Are you an office worker suffering with neck pain? If so, you’re not alone. Office workers are one of the population groups most at risk of developing neck pain, with an incidence of around 55% in some countries.
If you are an unfortunate office worker suffering from neck pain, is there something that you can do yourself to reduce or prevent your neck pain rather than popping pills or going to see your OMT trained Physiotherapist?
The answer is, yes, of course there is!
The first and simplest things that you need to consider is where your monitor is positioned in relation to yourself on your desk (check our our desktop software designed to help you correct your computer ergonomics). A poor monitor position is one of the most common reasons why office workers suffer from neck pain associated with poor posture. It’s happily also one of the easiest things for to change to help improve poor posture that could be causing your neck pain.
Consider the following 4 monitor position scenarios. Do you see yourself in any of them? All of these poor monitor positions are high risk postures for creating neck pain.
- In this scenario, your monitor (laptop or desktop computer screen) is positioned too low on your desk causing you to bend your neck for too long, straining your neck and resulting in neck pain. This is quite common, especially for people working on a laptop or tablet. Mobile computer devices are handy to have, but they all need assistive ergonomic devices to help you work in a safe posture. Read this post on correcting a low monitor position to help you correct this problem.
2. In this second scenario, your screen is positioned too high for you, causing you to raise your chin and compress the joints in the back of your neck causing you both neck pain and headaches. This monitor position will cause neck pain faster than any of the others and is one of the worst postures possible for a computer worker. This posture is common in people who are aware that a computer monitor often needs to be elevated, but are unaware of their own posture and what the correct position for one’s head and neck needs to be to prevent or reduce neck pain. Correct your position asap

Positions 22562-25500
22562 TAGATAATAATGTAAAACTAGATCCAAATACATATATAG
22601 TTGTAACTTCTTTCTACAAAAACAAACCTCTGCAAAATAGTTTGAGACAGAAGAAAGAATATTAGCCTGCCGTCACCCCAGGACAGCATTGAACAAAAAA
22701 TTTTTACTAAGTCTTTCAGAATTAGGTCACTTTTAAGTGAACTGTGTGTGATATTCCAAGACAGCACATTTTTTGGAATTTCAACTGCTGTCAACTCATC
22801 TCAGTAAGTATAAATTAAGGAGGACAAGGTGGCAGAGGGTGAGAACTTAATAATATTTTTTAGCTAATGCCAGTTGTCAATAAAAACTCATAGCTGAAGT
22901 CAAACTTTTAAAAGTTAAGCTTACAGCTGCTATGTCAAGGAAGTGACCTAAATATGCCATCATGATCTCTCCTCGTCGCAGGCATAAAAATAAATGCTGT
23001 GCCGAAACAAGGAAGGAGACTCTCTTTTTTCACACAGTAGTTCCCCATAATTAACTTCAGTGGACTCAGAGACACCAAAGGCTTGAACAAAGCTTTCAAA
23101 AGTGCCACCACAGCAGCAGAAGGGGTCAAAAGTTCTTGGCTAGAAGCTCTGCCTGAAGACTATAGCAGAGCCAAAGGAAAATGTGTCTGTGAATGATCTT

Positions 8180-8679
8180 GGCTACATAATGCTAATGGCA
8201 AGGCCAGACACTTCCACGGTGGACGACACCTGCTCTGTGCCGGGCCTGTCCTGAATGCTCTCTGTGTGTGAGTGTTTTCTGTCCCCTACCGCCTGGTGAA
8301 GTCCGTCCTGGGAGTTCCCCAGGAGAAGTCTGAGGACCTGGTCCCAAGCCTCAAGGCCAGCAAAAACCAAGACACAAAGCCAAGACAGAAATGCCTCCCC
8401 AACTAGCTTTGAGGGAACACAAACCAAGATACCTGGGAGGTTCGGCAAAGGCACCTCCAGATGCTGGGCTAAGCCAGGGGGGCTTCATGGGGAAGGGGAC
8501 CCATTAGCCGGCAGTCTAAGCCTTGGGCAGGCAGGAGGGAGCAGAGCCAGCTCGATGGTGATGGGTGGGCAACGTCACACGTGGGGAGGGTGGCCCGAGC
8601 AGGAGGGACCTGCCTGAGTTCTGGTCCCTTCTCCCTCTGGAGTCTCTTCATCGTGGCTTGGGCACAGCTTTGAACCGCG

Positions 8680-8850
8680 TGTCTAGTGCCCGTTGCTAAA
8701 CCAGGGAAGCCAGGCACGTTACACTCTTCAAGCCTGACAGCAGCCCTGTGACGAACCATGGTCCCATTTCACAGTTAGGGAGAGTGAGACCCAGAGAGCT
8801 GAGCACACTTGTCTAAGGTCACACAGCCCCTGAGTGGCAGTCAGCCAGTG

3. Here, your screen is positioned too far away from you, causing you to lean forwards away from your backrest and poke your chin out. This posture will cause both headaches and neck pain. Read this post on correcting a monitor positioned too far away to help you correct this problem and reduce your neck pain.
4. In this last scenario, you are working a lot from notes/papers/files and don’t use a document holder. This means that you are looking down too often during the day and this constant bending of your neck puts you at a very high risk of developing neck pain.
Alternatively, you’re working a lot from notes and have positioned them on your desk between your keyboard and monitor causing you to push your monitor too far away and take a poking chin posture.
Both of these postures will create neck pain and possibly headaches.
I will write about how to correct these postures and position your monitor correctly in the near future, make sure you come back to find out how you can help yourself reduce your neck pain.